In England, this feast day still determines the end of the tax year for income tax payments — April 5, which is March 25th if one subtracts the eleven extra days added with the adoption of the Gregorian calendar. Until the mid-18th century, England used a version of the Julian calendar, in which the March 25th Annunciation feast was the first day of the civil New Year.
The date of March 25th was chosen by Pope John Paul II to promulgate his 1995 “Evangelium Vitae” (Gospel of Life) upholding the teaching on the sanctity of all human life, especially the unborn.
One beautiful Annunciation custom from Russia is to release white pigeons or doves (symbolic of the Holy Spirit) on the feast day to represent the Incarnation’s liberation of humanity.
An ancient practice of the papal curia–the executive office of the Roman Catholic Church — is to use the March 25th Annunciation feast date as the start of the year for all their official documents and communications, adding a designation near the date that reads, “Year of the Incarnation.” Most civil governments followed suit, using this day to start their New Year, until the adoption of the Gregorian calendar. Sources: CatholicCulture.org which cites “The Holyday Book” by Francis X. Weiser, S.J., Harcourt, Brace and Company, Inc., New York, 1956
Pope John Paul II also chose this date of March 25th in 2003 to personally sign and grant a pro-life Apostolic Blessing to the Eucharistic Apostles of The Divine Mercy and all the faithful who join them in reciting the Divine Mercy Chaplet to end abortion, euthanasia, cloning and embryonic stem cell research. Interestingly, in the papal blessing the feast is referred to by an alternate title similar to the old Latin name “Festum Incarnationis”: it reads “Solemnity of the Incarnation of The Divine Word.”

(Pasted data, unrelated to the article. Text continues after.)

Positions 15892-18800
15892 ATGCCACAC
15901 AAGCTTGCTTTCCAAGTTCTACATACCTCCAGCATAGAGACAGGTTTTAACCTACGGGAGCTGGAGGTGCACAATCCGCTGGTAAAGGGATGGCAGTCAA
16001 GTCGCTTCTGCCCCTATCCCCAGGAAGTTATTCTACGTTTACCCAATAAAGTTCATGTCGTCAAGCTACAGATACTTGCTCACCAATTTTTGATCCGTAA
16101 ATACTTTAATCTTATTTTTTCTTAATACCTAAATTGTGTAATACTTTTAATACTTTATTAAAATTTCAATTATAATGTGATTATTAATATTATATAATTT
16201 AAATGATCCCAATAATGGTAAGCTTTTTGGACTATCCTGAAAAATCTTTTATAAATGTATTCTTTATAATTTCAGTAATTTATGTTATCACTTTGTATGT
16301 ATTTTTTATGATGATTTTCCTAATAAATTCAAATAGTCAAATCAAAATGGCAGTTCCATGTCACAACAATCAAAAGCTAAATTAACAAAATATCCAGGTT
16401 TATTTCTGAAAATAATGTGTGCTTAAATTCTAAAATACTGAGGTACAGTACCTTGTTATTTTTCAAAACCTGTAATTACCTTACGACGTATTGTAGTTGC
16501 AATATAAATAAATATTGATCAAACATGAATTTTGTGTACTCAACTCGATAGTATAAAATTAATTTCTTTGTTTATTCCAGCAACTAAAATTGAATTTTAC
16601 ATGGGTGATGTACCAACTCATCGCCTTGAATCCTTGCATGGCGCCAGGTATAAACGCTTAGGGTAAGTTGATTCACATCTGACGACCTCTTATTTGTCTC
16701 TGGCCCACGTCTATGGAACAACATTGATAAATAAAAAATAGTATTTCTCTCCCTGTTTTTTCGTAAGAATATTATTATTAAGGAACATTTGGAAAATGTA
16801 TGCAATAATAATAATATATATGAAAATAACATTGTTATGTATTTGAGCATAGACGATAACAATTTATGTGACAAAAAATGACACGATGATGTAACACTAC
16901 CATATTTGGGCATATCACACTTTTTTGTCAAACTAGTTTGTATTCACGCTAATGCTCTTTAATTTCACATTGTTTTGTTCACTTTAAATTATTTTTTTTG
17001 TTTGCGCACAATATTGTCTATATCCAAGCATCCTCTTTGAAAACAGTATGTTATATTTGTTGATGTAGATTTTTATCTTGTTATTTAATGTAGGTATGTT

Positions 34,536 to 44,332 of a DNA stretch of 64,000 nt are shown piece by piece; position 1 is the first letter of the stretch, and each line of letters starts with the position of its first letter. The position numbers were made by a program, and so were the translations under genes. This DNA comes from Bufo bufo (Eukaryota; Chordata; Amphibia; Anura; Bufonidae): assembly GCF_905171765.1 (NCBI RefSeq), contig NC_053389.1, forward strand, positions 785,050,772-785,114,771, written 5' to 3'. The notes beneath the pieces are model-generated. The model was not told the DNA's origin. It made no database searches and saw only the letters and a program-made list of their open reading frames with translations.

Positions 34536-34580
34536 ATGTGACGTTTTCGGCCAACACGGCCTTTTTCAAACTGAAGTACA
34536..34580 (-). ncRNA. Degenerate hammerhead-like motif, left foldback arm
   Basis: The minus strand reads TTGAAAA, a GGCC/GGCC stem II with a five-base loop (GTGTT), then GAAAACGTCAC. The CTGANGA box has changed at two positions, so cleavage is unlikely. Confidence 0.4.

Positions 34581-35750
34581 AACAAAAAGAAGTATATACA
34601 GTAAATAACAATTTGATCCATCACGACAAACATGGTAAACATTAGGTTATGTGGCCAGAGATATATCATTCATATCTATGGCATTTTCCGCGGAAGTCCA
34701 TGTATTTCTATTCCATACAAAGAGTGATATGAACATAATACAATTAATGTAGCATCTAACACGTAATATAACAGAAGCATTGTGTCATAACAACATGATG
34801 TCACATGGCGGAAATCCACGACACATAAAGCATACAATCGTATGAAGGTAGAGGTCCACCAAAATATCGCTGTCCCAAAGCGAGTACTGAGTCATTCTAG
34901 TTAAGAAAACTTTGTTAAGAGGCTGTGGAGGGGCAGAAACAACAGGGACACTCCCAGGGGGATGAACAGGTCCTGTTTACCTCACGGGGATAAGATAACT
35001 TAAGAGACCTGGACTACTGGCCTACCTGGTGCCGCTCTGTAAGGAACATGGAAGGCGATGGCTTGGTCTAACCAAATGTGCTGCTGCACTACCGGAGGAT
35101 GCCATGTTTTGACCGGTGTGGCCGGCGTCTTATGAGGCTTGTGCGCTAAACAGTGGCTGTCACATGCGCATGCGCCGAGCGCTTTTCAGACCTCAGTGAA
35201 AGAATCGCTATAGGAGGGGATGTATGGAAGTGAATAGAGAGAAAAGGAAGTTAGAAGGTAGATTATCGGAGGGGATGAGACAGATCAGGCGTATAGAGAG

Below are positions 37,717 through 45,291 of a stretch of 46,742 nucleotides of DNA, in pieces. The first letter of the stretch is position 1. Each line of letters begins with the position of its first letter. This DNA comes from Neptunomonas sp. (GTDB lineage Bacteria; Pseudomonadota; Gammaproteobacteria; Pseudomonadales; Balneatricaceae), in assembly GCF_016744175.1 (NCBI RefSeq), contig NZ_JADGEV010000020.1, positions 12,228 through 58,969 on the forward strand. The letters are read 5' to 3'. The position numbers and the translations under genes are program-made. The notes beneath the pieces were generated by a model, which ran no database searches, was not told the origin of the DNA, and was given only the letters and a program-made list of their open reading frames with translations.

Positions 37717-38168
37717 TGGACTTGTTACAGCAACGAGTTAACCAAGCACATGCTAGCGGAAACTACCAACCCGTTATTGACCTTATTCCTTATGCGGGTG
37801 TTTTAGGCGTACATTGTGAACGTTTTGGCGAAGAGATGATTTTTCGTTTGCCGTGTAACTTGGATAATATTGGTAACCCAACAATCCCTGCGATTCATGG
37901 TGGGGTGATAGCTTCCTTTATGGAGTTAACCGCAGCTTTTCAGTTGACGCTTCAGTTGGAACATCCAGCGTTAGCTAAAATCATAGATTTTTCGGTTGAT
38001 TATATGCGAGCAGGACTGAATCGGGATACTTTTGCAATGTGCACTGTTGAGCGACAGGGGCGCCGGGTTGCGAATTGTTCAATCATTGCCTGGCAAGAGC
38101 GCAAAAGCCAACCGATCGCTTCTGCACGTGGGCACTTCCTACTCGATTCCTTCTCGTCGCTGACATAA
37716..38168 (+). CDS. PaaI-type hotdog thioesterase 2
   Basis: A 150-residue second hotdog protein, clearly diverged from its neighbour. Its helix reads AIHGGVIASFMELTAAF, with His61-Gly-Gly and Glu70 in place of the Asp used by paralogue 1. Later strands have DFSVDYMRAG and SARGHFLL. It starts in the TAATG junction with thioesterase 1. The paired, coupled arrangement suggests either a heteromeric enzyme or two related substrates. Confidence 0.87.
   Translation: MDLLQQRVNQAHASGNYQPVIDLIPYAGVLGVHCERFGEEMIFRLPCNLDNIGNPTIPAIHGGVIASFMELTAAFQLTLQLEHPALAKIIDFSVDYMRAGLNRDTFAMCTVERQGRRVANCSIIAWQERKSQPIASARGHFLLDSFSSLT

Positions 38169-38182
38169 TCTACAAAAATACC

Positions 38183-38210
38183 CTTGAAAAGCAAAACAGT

In J.R.R. Tolkien’s “The Lord of the Rings” the date of March 25th was used symbolically to allude to the central Christian theme of the story — it is the day the ring, representing original sin, is destroyed. Author Joseph Pearce in his televised April 2011 EWTN special “Tolkien’s The Lord of the Rings: A Catholic Worldview” gives a fascinating explanation of the day’s significance both in the fictional trilogy and historical Christendom: “But now it’s time to reveal the secret that unlocks the fundamentally religious dimension of the whole work. The fact is, that Tolkien hides a key within the story, a key that once discovered, allows us to unlock the deepest Christian theology at the heart of the drama. What is the key? It’s to be found in the date on which Tolkien tells us that the ring is destroyed or unmade. That date is March the 25th — a date that every Catholic knows is perhaps the most significant and important date on the whole Christian calendar. March the 25th is the Feast of the Annunciation, the day on which the archangel Gabriel appears to the Blessed Virgin, and more important, it is the day on which Jesus is conceived in his mother’s womb. It is the day on which the Word is made flesh — the day on which God becomes man. It is a more important date than Christmas, because life begins at conception, not at birth. God did not become man at Christmas, but at the Annunciation. The Incarnation happens at the Annunciation. It happens on March the 25th — the date on which the ring is destroyed. And that’s not all. Many medievals believed that the crucifixion also happened on March the 25th. Of course, we celebrate Good Friday as a movable feast. It is celebrated on a different day each year. But the crucifixion as an historical event happened once on a particular day in history. That day, so the medievals believed, was March the 25th, thus connecting Christ’s death to his Incarnation. And what do these two events signify taken together with the Resurrection? They signify man’s redemption from original sin. And what is original sin? It is the one sin to rule them all and in the darkness bind them, just as the one ring is the one ring to rule them all and in the darkness bind them. The one ring is the same as the one sin, and they’re both destroyed or unmade on the same day — March the 25th. This is no coincidence, but is the very key that unlocks the deep theology and deepest meaning of the Lord of the Rings…. So Frodo and his loyal companion Samwise Gamgee walk through the Valley of Death to Mount Doom carrying the cross in mythological imitation of Christ himself. And, as we have seen, the climax on Mt. Doom is united with Christ’s crucifixion on Golgotha through the key date of March the 25th.” NOTE: Passages in “The Return of the King” (Part 3 of the “Lord of the Rings” trilogy) also refer to March 25 not only as an important date but as the start of the new year–Tolkien’s selection of March 25 as a New Year’s Day for his fictional world mirrors reality as this date known as Annunciation Day began the New Year in the real world before the adoption of the Gregorian calendar: In the chapter entitled “The Field of Cormallen” Gandalf tells Sam: “But in Gondor the New Year will always now begin upon the twenty-fifth of March when Sauron fell, and when you were brought out of the fire to the King.” Appendix B (The Great Years) also mentions the destruction of the ring and the evil Sauron in the entry for March 25: “Gollum seizes the Ring and falls in the Cracks of Doom. Downfall of Barad-dur and passing of Sauron.” Toward the end of Appendix D (The Calendars) there are several references: “March 25, the date of the downfall of the Barad-dur….The date was, however, March 25 in both Kings’ and Stewards’ Reckoning….In the New Reckoning the year began on March 25 old style, in commemoration of the fall of Sauron and the deeds of the Ring-bearers….Fourth Age 1 was the year that began according to the New Reckoning in March 25, 3021, old style.” Tolkien also chose March 25th for a life-affirming event at the end of “The Lord of the Rings.” Despite the length of the three volumes, in a trilogy centering on war the birth of babies is remarkably absent. But in the last few pages of the story we find: “The first of Sam and Rosie’s children was born on the twenty-fifth of March, a date that Sam noted.”